Oakland councilwoman: City should buy properties at auctions to address housing crisis

Logs have appeared along a West Oakland street known for its homeless population living in cars and RVs.

Oakland City Council President Rebecca Kaplan said the city should buy properties at auctions to increase the supply of affordable housing in the city.

"I am urging that the Oakland City Council take action to acquire some of the properties on Alameda County's list, (and potentially others), to help with our housing crisis," Kaplan said on Thursday.  "With the stark crisis facing so many in our community we need an all hands on deck approach to provide for vitally needed affordable housing."

 Kaplan's statement didn't refer to the two-month-long takeover of a West Oakland home by homeless mothers and activists that ended early Tuesday morning with sheriff's deputies evicting them and arresting four people.

But Kaplan supported the homeless mothers and said at a rally at the home at 2928 Magnolia St. on Monday, "We will fight against predatory foreclosures and wrongful evictions that are displacing our community and causing more people to become homeless."

Late last year, Kaplan also said that putting homeless people on cruise ships is one of a number of proposals she has for helping the growing number of homeless people in her city.

Kaplan said at that time that Oakland must "be willing both to expand known strategies, such as navigation centers, and include innovative solutions, like cruise ships and co-managed encampments."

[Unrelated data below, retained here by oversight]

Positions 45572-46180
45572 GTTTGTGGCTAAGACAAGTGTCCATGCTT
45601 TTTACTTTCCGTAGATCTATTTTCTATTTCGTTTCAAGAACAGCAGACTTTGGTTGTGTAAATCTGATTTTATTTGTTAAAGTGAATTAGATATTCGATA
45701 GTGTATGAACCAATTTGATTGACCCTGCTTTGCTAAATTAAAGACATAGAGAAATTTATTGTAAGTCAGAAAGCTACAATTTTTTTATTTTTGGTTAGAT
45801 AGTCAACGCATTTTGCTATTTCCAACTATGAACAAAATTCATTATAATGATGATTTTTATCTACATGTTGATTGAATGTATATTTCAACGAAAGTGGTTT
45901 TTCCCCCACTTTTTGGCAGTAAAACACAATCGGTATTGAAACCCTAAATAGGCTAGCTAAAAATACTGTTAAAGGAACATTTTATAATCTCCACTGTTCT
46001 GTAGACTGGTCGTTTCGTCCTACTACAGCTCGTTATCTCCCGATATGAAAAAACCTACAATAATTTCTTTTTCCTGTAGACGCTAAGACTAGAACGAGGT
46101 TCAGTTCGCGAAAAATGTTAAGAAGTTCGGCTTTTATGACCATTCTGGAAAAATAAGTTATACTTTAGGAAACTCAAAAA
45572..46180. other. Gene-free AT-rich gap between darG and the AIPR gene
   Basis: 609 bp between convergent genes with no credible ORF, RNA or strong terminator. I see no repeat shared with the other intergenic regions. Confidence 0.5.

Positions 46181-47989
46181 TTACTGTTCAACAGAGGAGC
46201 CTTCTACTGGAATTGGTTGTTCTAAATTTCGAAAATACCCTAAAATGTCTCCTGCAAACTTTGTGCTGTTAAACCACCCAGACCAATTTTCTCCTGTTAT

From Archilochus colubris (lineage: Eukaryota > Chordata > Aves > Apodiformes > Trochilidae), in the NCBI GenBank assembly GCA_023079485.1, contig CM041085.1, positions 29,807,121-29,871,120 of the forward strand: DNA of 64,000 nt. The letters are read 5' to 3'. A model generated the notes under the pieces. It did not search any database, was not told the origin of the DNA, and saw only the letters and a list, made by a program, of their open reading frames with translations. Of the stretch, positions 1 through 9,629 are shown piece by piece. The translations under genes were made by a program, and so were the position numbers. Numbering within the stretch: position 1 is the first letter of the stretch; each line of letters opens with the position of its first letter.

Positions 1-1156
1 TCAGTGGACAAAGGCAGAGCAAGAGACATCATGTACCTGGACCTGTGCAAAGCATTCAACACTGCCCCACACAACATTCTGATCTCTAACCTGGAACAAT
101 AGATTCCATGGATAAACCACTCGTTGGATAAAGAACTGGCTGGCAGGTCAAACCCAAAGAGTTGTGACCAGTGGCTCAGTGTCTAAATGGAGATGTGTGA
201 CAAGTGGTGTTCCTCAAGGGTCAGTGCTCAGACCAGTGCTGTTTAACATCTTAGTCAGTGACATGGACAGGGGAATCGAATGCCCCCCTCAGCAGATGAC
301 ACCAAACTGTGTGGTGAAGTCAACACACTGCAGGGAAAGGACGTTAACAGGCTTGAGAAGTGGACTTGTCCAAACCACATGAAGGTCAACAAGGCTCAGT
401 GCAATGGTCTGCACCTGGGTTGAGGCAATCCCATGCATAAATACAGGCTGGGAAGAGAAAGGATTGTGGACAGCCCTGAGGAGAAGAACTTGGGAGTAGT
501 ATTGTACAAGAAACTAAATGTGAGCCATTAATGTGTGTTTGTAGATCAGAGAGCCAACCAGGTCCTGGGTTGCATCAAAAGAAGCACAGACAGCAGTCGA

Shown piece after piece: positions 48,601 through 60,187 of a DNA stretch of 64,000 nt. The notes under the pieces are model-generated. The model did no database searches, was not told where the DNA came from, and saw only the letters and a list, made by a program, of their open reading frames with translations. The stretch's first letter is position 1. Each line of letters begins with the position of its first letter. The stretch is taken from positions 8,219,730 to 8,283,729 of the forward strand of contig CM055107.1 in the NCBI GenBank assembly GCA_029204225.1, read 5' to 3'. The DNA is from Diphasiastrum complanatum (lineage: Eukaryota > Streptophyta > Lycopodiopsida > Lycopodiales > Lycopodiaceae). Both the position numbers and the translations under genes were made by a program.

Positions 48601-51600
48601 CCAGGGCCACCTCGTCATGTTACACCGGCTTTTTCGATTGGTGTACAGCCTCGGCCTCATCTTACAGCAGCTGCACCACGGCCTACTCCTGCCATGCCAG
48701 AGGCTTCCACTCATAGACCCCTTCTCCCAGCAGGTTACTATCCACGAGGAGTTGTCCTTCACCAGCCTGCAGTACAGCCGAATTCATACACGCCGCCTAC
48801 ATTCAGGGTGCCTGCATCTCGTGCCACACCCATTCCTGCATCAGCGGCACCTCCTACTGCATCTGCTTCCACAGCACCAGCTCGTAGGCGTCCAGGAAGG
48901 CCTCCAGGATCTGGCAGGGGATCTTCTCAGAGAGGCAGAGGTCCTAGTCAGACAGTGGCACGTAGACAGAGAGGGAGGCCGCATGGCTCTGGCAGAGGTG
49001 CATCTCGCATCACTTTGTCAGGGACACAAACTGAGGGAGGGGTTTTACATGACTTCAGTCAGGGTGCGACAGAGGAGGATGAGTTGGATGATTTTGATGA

In her statement on Thursday, the council president said, "Numerous people have been subjected to predatory foreclosures and wrongful evictions, leading to displacement and thousands of people living on our streets."

She said, "Our city government has the power to act in ways that we have not been using thus far, to help acquire properties through methods which reduce the problem of bidding wars and can help protect our community from displacement." Kaplan said, "We have learned that we also have the power as a city, regarding properties which the county is preparing to auction, to acquire those properties for housing our community. In order to do so, it will require timely action on our part."

She said the issue is important because a survey last year found that the number of homeless people in Oakland grew by 47 percent from 2017 to 2019.

Kaplan said the City Council already has declared a local emergency because of the homelessness crisis and has set aside funds to buy and rehabilitate properties for affordable housing.

Kaplan said, "Such funds can be more effectively mobilized if we use strategies to acquire properties in a timely manner, and avoid being caught up in bidding wars." She said the city also has the power to be in a stronger position to acquire properties by using the power of its budgeted funds to be able to quickly offer cash offers to property sellers.

Kaplan said she is asking the City Council to adopt a resolution to buy specified properties that can be used, in partnership with community-based organizations, to help house people in need.